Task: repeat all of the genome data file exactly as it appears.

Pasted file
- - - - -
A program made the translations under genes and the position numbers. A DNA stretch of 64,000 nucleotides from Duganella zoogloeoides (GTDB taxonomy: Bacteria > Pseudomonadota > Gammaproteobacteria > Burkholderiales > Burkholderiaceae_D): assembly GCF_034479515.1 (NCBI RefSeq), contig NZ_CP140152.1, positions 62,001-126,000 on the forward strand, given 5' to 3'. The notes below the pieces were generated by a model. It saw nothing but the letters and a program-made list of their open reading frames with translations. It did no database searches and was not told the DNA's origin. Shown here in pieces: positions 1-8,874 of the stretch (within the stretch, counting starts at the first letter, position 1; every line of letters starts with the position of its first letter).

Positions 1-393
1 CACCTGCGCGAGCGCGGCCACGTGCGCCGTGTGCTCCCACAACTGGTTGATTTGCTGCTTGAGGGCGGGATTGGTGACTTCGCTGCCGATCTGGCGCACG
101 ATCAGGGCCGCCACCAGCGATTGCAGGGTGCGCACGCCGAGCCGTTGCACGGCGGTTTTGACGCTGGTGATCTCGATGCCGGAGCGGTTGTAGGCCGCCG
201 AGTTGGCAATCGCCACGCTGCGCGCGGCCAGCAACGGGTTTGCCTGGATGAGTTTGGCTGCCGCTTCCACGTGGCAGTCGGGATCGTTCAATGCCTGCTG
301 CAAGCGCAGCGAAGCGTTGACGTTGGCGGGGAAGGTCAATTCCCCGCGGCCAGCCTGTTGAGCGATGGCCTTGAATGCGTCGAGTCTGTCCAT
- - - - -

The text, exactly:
A program made the translations under genes and the position numbers. A DNA stretch of 64,000 nucleotides from Duganella zoogloeoides (GTDB taxonomy: Bacteria > Pseudomonadota > Gammaproteobacteria > Burkholderiales > Burkholderiaceae_D): assembly GCF_034479515.1 (NCBI RefSeq), contig NZ_CP140152.1, positions 62,001-126,000 on the forward strand, given 5' to 3'. The notes below the pieces were generated by a model. It saw nothing but the letters and a program-made list of their open reading frames with translations. It did no database searches and was not told the DNA's origin. Shown here in pieces: positions 1-8,874 of the stretch (within the stretch, counting starts at the first letter, position 1; every line of letters starts with the position of its first letter).

Positions 1-393
1 CACCTGCGCGAGCGCGGCCACGTGCGCCGTGTGCTCCCACAACTGGTTGATTTGCTGCTTGAGGGCGGGATTGGTGACTTCGCTGCCGATCTGGCGCACG
101 ATCAGGGCCGCCACCAGCGATTGCAGGGTGCGCACGCCGAGCCGTTGCACGGCGGTTTTGACGCTGGTGATCTCGATGCCGGAGCGGTTGTAGGCCGCCG
201 AGTTGGCAATCGCCACGCTGCGCGCGGCCAGCAACGGGTTTGCCTGGATGAGTTTGGCTGCCGCTTCCACGTGGCAGTCGGGATCGTTCAATGCCTGCTG
301 CAAGCGCAGCGAAGCGTTGACGTTGGCGGGGAAGGTCAATTCCCCGCGGCCAGCCTGTTGAGCGATGGCCTTGAATGCGTCGAGTCTGTCCAT